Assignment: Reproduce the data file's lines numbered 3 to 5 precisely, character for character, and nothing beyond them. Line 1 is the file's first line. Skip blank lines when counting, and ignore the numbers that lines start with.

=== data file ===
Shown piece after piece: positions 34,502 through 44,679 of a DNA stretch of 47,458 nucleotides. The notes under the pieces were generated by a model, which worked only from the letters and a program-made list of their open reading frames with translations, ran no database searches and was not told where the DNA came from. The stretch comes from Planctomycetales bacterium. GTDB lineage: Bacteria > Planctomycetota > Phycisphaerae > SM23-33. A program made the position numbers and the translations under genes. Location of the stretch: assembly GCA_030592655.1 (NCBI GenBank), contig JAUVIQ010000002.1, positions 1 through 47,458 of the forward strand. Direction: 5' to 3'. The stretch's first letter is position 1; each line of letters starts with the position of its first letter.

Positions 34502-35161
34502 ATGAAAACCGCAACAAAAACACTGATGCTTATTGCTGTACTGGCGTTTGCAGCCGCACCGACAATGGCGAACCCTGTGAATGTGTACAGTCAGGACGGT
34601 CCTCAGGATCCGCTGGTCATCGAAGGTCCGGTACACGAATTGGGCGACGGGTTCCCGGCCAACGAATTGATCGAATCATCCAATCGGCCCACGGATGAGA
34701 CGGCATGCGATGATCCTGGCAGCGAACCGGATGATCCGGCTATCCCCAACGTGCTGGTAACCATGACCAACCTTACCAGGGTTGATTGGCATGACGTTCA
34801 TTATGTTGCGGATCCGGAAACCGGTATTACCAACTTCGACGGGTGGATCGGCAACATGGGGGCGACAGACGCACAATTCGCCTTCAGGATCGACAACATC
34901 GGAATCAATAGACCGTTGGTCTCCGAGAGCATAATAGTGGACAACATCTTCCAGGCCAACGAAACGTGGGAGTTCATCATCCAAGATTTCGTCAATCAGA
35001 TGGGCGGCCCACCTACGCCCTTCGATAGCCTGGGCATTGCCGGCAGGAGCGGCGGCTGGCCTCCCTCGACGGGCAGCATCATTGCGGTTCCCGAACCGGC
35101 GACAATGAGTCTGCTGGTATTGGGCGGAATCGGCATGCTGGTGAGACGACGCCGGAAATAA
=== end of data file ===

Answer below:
34502 ATGAAAACCGCAACAAAAACACTGATGCTTATTGCTGTACTGGCGTTTGCAGCCGCACCGACAATGGCGAACCCTGTGAATGTGTACAGTCAGGACGGT
34601 CCTCAGGATCCGCTGGTCATCGAAGGTCCGGTACACGAATTGGGCGACGGGTTCCCGGCCAACGAATTGATCGAATCATCCAATCGGCCCACGGATGAGA
34701 CGGCATGCGATGATCCTGGCAGCGAACCGGATGATCCGGCTATCCCCAACGTGCTGGTAACCATGACCAACCTTACCAGGGTTGATTGGCATGACGTTCA